Lupines (Lupine spp) are attractive and spiky, reaching 1 to 4 feet in height and adding color and texture to the back of a flower bed. Lupine flowers may be annual and last only for a season or perennial, returning for a few years in the same spot in which they were planted. The lupine plant grows from a long taproot and does not like to be moved.
Growing lupines is as simple as planting seeds into a sunny area with well-drained soil. If planting lupine from seed, scratch the seed surface or soak seeds overnight in lukewarm water to allow the seed coat to be easily penetrated. Seeds of the lupine plant may also be chilled for a week in the refrigerator prior to planting.
This may also be accomplished by planting lupine seeds in the fall and letting Mother Nature do the chilling through the winter. Direct sowing of lupine seeds in autumn is perhaps the easiest method. Lupines produces seed which will re-produce more flowers the following year if not removed from the growing lupine.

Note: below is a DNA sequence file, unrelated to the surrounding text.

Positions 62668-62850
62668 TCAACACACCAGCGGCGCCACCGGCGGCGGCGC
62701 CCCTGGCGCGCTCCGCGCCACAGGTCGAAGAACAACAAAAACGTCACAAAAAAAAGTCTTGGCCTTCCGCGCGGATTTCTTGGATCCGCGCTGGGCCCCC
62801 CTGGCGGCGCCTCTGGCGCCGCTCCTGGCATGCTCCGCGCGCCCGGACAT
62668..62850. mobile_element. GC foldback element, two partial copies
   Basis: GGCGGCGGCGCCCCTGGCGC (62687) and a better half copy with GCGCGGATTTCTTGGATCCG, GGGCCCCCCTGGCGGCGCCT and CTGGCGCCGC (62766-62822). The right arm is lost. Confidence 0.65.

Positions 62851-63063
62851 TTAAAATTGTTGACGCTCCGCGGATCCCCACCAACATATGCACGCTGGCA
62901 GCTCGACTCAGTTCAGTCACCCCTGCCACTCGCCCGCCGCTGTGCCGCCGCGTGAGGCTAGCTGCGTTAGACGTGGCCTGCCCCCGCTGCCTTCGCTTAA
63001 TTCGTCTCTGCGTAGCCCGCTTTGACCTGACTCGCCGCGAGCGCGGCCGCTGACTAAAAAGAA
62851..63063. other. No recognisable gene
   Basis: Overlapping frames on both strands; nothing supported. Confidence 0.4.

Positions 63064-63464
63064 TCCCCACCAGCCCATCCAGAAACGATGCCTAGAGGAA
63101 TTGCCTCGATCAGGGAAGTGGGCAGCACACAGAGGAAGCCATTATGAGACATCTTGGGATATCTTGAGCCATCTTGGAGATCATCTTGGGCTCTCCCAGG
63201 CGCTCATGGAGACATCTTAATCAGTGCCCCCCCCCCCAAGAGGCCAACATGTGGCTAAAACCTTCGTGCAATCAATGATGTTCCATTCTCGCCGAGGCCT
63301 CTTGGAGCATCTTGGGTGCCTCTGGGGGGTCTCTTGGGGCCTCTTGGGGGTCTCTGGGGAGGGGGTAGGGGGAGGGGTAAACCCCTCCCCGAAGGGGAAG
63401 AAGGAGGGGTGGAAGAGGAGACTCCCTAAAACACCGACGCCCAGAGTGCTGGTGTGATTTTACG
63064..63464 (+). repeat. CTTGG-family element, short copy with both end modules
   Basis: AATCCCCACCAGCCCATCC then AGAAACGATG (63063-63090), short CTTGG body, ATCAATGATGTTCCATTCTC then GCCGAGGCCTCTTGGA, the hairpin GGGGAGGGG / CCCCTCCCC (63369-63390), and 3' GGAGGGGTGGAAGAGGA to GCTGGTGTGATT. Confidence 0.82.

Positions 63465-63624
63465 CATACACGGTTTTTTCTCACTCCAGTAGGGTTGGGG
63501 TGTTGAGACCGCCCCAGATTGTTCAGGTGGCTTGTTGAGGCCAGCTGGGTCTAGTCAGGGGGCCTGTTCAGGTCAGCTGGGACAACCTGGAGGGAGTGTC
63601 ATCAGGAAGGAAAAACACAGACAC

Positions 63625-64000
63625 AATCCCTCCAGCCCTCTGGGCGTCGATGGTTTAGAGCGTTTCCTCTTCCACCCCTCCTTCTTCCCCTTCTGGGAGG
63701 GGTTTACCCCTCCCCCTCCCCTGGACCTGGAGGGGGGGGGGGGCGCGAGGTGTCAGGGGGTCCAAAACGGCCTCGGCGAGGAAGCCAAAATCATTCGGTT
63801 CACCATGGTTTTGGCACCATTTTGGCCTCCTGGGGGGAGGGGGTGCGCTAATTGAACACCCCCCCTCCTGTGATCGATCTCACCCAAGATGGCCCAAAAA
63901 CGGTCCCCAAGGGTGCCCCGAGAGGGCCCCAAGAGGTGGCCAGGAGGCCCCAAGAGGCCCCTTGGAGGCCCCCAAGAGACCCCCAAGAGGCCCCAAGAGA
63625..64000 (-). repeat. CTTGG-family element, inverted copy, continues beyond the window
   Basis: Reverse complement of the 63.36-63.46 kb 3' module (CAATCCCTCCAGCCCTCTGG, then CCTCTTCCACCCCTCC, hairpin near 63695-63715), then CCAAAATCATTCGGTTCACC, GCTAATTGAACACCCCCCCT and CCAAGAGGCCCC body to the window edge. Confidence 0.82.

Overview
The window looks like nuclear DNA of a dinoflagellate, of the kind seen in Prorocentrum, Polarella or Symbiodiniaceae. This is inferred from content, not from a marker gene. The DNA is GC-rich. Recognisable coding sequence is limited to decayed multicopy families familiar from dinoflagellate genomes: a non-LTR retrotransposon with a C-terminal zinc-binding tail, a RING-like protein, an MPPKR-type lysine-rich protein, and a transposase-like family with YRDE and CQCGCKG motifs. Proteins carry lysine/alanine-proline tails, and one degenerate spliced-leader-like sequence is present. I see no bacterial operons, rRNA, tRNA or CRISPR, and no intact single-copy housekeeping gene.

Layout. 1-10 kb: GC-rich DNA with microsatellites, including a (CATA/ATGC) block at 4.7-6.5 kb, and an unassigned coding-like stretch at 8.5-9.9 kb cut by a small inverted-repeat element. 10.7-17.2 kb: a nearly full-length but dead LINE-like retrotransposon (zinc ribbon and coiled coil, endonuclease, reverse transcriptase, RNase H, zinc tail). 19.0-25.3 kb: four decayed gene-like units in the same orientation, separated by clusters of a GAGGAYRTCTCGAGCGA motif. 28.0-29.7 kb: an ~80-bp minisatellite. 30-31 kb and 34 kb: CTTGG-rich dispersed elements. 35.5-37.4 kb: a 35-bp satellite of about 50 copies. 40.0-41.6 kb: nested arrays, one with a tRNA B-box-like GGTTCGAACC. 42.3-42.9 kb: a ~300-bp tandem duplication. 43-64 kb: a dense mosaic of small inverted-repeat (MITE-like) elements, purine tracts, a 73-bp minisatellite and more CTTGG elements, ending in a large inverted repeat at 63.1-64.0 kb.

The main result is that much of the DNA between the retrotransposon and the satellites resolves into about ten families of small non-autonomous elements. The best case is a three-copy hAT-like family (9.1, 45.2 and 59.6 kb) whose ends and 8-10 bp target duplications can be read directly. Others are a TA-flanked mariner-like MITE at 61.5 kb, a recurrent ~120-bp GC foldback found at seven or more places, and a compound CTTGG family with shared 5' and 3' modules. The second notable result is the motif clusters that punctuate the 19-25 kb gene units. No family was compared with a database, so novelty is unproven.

Getting More Lupine Flowers
To encourage blooms, fertilize lupines with a plant food that is high in phosphorus. Nitrogen rich fertilizer may encourage growth of the foliage and do little to promote flowering. Deadhead spent blooms for returning lupine flowers.
Sow seeds in narrow rows that are 1 to 2 inches deep. Gently cover the seeds and water the area thoroughly.
Water newly planted lupine seeds daily by keeping the ground moist but not wet.